Posted by Galleon on September 11, 1998 at 19:26:49:
In response to Scot's marriage law, written by P. Bingham on September 10, 1998 at 20:16:50
In order to legally marry they had to have a marriage contract signed before witnesses
I am sure you are right, but I remain puzzled. If a written and witnessed contract was necessary, did this also apply to Gretna Green marriages? Brewer's Dictionary of Phrase and Fable states: "Gretna Green marriages. Runaway marriages. Elopers from England reaching Gretna ... could (up to 1856) get legally married without licence, banns or priest. all that was required was a declaration before witnesses of the couple's willingness to marry. This declaration was generally made to a blacksmith, landlord, toll-keeper, etc. By an Act of 1856, the residence in Scotland of atleast 21 days of one of the parties became essential before a marraige was possible ... marriage by declaration ceased to be legal in July 1940 ..." Does Brewer simply -- and incorrectly -- leave out the necessity for the written and witnessed contract?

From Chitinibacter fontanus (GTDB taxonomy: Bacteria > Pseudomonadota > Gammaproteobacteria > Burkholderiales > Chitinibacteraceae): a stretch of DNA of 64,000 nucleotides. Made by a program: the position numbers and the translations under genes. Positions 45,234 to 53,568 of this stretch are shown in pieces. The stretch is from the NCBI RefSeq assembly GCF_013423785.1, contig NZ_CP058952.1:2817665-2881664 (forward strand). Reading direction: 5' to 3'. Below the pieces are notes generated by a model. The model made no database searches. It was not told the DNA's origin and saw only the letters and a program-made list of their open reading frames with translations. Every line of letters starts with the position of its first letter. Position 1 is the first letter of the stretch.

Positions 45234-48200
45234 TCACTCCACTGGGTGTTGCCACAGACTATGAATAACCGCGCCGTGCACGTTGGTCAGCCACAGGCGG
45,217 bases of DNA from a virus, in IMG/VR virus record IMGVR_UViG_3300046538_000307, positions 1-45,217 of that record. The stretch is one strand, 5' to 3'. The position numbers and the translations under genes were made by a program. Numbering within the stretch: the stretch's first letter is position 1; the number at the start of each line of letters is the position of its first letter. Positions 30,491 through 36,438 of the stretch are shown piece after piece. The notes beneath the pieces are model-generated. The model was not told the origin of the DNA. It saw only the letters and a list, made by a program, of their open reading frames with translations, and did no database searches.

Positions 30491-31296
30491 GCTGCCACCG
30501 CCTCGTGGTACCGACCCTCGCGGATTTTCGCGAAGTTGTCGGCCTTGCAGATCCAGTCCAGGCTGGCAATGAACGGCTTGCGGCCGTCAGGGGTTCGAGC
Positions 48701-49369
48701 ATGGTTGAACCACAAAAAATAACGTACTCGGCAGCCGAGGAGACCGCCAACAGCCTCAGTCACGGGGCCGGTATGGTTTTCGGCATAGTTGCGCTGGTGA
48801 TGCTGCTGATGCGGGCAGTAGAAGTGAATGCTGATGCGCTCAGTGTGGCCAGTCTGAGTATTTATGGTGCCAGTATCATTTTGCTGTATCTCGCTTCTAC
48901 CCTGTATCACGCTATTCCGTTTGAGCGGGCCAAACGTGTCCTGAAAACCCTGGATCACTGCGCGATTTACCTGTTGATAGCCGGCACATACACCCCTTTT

] ] I think that Scottish law required only that a couple publicly declared themselves married, or acted as though married, to be in fact legally married.]
] . Which means that they did require a written form of contract and acting as though married would not have been enough. They did not have any age requirements as England did, however.
- Gretna Green P. Bingham 20:39:13 9/11/98 (6)
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- Oddities of Scottish and Irish Marriage Law SuzanneR 00:59:09 9/12/98 (1)
- Irish laws P. Bingham 22:57:58 9/12/98 (0)
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